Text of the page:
Christian ‘Silence’ Reading Rooms

“So quiet…it’s like Christian Silence Reading Room.”  In her rich Columbian accent, Gloria comments on a family feud between her husband, Jay, and son, Manny.  They are part of the cast of Modern Family (ABC network; Wednesday @ 9/8c).  Funny show!  The play on words alludes to Christian Science Reading Rooms, the iconic institution that has been around almost as long as mom’s apple pie. This clip is from the latest episode (airdate 11.3.10)

There has been a public fascination with Christian Science Reading Rooms for as long as I can remember.  That’s partly due to the fact that they are located in so many communities and downtowns around the globe.  There is even one in Homer Simpson’s fictional town of Springfield.   

photo by omniNate

There is also a curiosity about Reading Rooms.  What are they and what do they do in there?  It’s not really so mysterious.  They are community bookstores and hubs for the exploration of spirituality, prayer, and healing.   Just like the local Churches of Christ, Scientist that maintain them, Reading Rooms are open to everyone.  No proselytizing, no nagging or indoctrination, just self-guided spiritual learning centers welcoming the inquisitive.  Reading Rooms are public spaces.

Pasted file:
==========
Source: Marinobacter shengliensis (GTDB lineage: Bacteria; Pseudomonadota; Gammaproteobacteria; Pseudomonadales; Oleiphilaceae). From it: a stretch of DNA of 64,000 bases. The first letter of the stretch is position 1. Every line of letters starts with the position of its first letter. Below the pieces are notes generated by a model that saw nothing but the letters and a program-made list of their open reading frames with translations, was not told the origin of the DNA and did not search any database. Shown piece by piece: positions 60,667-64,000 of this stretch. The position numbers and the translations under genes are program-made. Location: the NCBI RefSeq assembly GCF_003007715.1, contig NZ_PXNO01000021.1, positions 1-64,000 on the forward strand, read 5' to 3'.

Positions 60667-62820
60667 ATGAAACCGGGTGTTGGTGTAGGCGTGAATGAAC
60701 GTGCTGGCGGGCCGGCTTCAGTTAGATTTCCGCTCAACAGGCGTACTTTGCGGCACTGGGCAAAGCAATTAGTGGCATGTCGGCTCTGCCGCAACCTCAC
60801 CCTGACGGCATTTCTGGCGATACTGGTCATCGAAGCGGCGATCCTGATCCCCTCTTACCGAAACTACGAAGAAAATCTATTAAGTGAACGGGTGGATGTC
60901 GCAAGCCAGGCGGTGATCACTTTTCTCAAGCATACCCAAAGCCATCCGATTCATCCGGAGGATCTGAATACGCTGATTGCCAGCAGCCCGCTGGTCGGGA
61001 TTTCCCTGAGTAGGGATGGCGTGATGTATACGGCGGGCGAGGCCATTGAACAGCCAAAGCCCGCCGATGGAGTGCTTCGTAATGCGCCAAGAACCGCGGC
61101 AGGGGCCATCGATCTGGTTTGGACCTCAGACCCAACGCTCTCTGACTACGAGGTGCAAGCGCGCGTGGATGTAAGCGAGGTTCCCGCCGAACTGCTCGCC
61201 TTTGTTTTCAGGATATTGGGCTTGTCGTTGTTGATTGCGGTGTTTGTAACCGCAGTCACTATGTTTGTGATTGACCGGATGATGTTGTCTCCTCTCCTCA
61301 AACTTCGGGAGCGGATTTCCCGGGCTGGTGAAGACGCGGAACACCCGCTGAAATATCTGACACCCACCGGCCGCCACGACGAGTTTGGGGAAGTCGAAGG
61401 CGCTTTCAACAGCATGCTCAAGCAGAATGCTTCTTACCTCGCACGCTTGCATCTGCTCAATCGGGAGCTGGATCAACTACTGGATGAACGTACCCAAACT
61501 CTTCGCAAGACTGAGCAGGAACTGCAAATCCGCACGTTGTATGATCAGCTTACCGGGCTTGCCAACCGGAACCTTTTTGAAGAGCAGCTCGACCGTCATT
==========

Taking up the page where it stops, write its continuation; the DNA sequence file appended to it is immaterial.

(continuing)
Each Reading Room has its own personality.  Many are quiet havens, peaceful bastions located within frenzied city centers.  The one on Mass Ave. in Boston’s Back Bay with its abundant computer stations has a synergy all its own.   Many Reading Rooms are located in small communities, some in malls.  Others are simple street side kiosks.  You might even find one at a community event or fair.   Click here for the location of one near you.                                         

I hope this clears up some questions.  And I’m glad Gloria knows about Reading Rooms.  Sounds like Jay could use one.

Election Day at the Statehouse

Well…the elections are over for the most part. I have to admit, I’m glad that the political ads are over with.

Ohio Statehouse

I spent some time on Election Day at the Statehouse. There were no winners or losers yet.  It was pretty quiet with everyone off doing their election thing.